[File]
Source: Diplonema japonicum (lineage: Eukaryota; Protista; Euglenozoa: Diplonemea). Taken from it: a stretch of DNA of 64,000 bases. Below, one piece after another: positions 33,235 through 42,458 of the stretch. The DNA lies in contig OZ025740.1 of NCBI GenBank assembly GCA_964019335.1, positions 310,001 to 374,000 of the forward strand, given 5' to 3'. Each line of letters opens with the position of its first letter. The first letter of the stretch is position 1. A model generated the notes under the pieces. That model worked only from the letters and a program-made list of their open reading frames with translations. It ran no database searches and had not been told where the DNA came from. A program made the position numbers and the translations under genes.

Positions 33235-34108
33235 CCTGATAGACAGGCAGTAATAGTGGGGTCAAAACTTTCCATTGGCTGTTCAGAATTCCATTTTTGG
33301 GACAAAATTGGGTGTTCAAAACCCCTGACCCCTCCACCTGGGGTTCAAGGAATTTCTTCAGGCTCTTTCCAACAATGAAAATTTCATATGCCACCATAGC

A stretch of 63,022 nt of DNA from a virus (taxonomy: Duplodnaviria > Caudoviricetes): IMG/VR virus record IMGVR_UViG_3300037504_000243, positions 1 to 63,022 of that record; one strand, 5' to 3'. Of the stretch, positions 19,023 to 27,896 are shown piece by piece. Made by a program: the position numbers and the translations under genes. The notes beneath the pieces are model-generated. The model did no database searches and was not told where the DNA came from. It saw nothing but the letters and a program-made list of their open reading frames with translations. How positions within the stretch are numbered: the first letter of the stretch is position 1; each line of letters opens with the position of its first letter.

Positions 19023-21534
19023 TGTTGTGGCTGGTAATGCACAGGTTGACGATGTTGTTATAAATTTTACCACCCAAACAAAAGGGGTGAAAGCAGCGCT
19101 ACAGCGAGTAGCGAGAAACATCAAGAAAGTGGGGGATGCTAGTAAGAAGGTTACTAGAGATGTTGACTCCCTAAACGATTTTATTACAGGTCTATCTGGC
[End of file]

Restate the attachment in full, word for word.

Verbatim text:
Source: Diplonema japonicum (lineage: Eukaryota; Protista; Euglenozoa: Diplonemea). Taken from it: a stretch of DNA of 64,000 bases. Below, one piece after another: positions 33,235 through 42,458 of the stretch. The DNA lies in contig OZ025740.1 of NCBI GenBank assembly GCA_964019335.1, positions 310,001 to 374,000 of the forward strand, given 5' to 3'. Each line of letters opens with the position of its first letter. The first letter of the stretch is position 1. A model generated the notes under the pieces. That model worked only from the letters and a program-made list of their open reading frames with translations. It ran no database searches and had not been told where the DNA came from. A program made the position numbers and the translations under genes.

Positions 33235-34108
33235 CCTGATAGACAGGCAGTAATAGTGGGGTCAAAACTTTCCATTGGCTGTTCAGAATTCCATTTTTGG
33301 GACAAAATTGGGTGTTCAAAACCCCTGACCCCTCCACCTGGGGTTCAAGGAATTTCTTCAGGCTCTTTCCAACAATGAAAATTTCATATGCCACCATAGC

A stretch of 63,022 nt of DNA from a virus (taxonomy: Duplodnaviria > Caudoviricetes): IMG/VR virus record IMGVR_UViG_3300037504_000243, positions 1 to 63,022 of that record; one strand, 5' to 3'. Of the stretch, positions 19,023 to 27,896 are shown piece by piece. Made by a program: the position numbers and the translations under genes. The notes beneath the pieces are model-generated. The model did no database searches and was not told where the DNA came from. It saw nothing but the letters and a program-made list of their open reading frames with translations. How positions within the stretch are numbered: the first letter of the stretch is position 1; each line of letters opens with the position of its first letter.

Positions 19023-21534
19023 TGTTGTGGCTGGTAATGCACAGGTTGACGATGTTGTTATAAATTTTACCACCCAAACAAAAGGGGTGAAAGCAGCGCT
19101 ACAGCGAGTAGCGAGAAACATCAAGAAAGTGGGGGATGCTAGTAAGAAGGTTACTAGAGATGTTGACTCCCTAAACGATTTTATTACAGGTCTATCTGGC